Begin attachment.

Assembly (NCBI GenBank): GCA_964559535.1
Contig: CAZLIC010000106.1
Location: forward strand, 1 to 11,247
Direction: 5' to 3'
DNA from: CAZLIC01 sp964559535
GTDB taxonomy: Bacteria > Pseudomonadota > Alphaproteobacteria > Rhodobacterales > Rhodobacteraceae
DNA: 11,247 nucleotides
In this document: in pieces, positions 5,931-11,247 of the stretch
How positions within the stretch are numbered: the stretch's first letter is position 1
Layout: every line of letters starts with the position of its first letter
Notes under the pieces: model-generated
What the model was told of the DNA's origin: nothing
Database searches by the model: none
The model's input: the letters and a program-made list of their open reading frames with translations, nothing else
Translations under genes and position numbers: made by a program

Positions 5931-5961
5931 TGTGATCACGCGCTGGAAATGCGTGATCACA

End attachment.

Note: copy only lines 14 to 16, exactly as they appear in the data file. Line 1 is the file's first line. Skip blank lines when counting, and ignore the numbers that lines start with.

The model's input: the letters and a program-made list of their open reading frames with translations, nothing else
Translations under genes and position numbers: made by a program

Positions 5931-5961